As Lek* sat in his taxi waiting for his next passenger, he wondered what he could do to help his wife, Mai.* For years she had seen a series of doctors about the severe pain in her leg, but nothing seemed to help. She had suffered long enough, he thought.
When he got home, Mai met him at the door, excitedly telling him about some meetings at the nearby Adventist church. Maybe someone there would pray about her leg.
Lek saw how much it meant to her, so he assured her that he would take her to the meeting the very next night. He had no desire to go into a Christian church himself, so he took a little nap in the taxi while he waited outside.
Mai listened closely to the evening presentation and was touched by what she heard. After the meeting, she plucked up her courage and went forward to speak to the pastor about her leg. He offered to pray for her, just as she had hoped.
With shining eyes, Mai told Lek about what she had seen and heard. She wanted to continue going to the meetings, so he agreed to drive her. After a few visits Lek decided to go inside and sit on the back row, just to see what it was that made Mai so happy. Strangely, he noticed that her leg was starting to get better.
It wasn’t long before Lek was sitting with Mai near the front of the church. He listened with rapt attention as Pastor Paul spoke about faith and forgiveness. He began to study his new Bible at home. Carefully he read it from cover to cover three times, just to be sure he understood. Confident that the Bible is the true Word of God, Lek and Mai decided to be baptized.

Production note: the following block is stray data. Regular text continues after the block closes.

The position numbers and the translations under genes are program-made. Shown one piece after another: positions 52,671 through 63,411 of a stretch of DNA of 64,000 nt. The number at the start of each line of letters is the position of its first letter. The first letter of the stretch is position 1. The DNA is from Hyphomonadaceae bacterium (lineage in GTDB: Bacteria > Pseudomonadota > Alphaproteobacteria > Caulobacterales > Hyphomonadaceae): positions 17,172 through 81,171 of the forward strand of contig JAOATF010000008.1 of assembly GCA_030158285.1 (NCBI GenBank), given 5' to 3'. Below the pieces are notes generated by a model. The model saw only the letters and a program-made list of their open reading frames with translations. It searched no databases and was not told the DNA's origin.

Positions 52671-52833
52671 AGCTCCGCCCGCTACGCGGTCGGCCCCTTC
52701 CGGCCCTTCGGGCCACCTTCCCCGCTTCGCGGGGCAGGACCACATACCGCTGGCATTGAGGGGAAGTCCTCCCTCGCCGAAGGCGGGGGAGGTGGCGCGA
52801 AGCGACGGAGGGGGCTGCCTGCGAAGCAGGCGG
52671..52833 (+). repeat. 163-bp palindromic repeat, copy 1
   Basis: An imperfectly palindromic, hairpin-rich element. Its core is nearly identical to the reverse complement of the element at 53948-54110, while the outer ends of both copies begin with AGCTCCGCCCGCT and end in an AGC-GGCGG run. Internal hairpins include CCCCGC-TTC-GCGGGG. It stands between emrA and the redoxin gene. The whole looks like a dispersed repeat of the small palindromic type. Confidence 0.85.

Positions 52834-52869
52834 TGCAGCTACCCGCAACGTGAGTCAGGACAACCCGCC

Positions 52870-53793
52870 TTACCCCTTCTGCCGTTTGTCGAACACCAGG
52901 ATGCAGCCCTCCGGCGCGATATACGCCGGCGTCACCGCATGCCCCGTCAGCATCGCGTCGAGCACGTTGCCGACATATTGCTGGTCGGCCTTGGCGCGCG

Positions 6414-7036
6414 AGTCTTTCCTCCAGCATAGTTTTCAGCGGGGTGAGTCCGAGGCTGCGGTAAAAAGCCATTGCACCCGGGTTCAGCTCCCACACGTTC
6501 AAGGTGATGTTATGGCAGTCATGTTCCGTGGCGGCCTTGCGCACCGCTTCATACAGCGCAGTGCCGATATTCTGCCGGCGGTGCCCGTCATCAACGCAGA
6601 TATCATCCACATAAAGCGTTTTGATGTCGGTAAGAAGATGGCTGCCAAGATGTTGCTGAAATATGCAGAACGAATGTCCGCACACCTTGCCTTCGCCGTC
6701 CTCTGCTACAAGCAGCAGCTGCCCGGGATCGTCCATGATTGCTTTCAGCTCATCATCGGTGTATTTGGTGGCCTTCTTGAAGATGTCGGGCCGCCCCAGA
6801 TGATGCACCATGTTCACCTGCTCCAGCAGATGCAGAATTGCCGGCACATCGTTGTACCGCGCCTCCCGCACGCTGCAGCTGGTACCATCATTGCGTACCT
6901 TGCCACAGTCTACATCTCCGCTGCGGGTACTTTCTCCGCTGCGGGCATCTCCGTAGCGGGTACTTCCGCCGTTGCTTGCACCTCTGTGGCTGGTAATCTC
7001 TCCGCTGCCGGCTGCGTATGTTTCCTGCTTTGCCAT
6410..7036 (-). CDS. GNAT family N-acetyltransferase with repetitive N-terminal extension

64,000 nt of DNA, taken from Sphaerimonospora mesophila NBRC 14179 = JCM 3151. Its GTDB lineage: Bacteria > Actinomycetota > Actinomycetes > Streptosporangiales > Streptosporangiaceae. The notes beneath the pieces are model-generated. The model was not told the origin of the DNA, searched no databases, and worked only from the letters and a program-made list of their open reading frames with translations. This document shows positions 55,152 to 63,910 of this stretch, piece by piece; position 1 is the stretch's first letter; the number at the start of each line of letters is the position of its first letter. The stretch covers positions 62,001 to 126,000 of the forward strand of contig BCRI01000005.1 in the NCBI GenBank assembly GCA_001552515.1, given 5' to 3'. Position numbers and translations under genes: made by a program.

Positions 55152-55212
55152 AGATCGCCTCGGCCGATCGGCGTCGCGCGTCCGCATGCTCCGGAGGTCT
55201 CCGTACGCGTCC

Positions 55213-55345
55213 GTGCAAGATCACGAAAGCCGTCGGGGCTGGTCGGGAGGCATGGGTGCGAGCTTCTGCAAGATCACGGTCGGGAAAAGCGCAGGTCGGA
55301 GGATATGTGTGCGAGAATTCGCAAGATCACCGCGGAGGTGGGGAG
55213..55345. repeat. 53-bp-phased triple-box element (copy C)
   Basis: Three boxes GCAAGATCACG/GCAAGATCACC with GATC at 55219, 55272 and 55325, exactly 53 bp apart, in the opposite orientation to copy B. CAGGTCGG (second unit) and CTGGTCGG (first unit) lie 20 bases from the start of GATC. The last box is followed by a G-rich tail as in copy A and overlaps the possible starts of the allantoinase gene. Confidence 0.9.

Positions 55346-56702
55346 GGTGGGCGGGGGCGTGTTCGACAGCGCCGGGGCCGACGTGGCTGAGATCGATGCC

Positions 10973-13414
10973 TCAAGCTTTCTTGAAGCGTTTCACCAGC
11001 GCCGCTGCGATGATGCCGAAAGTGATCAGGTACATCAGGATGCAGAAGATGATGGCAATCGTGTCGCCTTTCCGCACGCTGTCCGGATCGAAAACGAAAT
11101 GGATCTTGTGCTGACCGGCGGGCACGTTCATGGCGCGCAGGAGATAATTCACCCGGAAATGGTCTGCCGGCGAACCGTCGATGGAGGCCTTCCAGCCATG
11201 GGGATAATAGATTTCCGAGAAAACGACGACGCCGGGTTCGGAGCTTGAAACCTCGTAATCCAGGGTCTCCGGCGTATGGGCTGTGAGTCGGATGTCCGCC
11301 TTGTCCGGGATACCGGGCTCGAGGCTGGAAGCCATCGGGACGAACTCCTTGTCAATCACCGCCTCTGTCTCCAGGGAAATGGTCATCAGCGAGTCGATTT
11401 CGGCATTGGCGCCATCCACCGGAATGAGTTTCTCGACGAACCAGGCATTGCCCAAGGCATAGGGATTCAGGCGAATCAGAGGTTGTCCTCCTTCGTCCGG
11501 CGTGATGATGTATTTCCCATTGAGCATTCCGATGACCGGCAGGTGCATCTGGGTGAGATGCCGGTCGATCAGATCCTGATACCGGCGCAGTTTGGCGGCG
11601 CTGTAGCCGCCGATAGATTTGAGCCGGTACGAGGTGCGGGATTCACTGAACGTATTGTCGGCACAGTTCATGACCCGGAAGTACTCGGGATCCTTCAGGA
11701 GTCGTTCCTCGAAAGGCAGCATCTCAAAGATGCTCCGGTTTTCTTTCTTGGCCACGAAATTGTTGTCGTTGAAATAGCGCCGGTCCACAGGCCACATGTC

Each day when Lek sets out to work in his taxi, he prays for the passengers he will meet that day. He often plays an audio version of the Bible while he drives. If anyone objects, he simply turns it off. But usually they ask questions about what he is listening to. He tells them that the Bible is full of promises that give him courage and confidence to face each day.
Now Lek believes that God called him to serve as a Christian taxi driver. He enjoys chatting with his passengers. When a customer seems discouraged, he likes to share a cheerful Bible promise. On many occasions he has driven people to the hospital for medical attention. Sometimes he carries them in his arms because they are too weak to walk in on their own. Lek tries to speak words of comfort and hope whenever he can.
Sometimes his passengers ask, “How do you know all these things?” Lek tells them that he learned many good things from his pastor, and he invites them to visit one of the Adventist church centers.
One day a uniformed soldier got into the taxi. It was a long ride, so the two men began to talk. Suddenly the soldier told him that he was suffering from terrible guilt and deep remorse.
He went on to say that he had been hired to assassinate another man. He carried out the order, was paid about $30,000, but afterward he felt filthy and evil. Day and night he was burdened with regret.
Lek told the soldier that it would be impossible to get rid of the guilt on his own, but there was a way to find forgiveness. During the remaining ride, Lek told him that Jesus could bring him hope and give him peace of mind. He invited him to visit the Adventist church center and meet his pastor, but he never saw the soldier again. He prays for him daily and wonders how he is doing.
As Lek reflects on how his life has changed since he became a Christian, he says he has never been happier. Please pray for Lek and Mai as they witness for God in Bangkok, the largest city in Thailand.
*Lek and Mai are not their real names.
Copyright © 2017, Adventist Review. All rights reserved worldwide.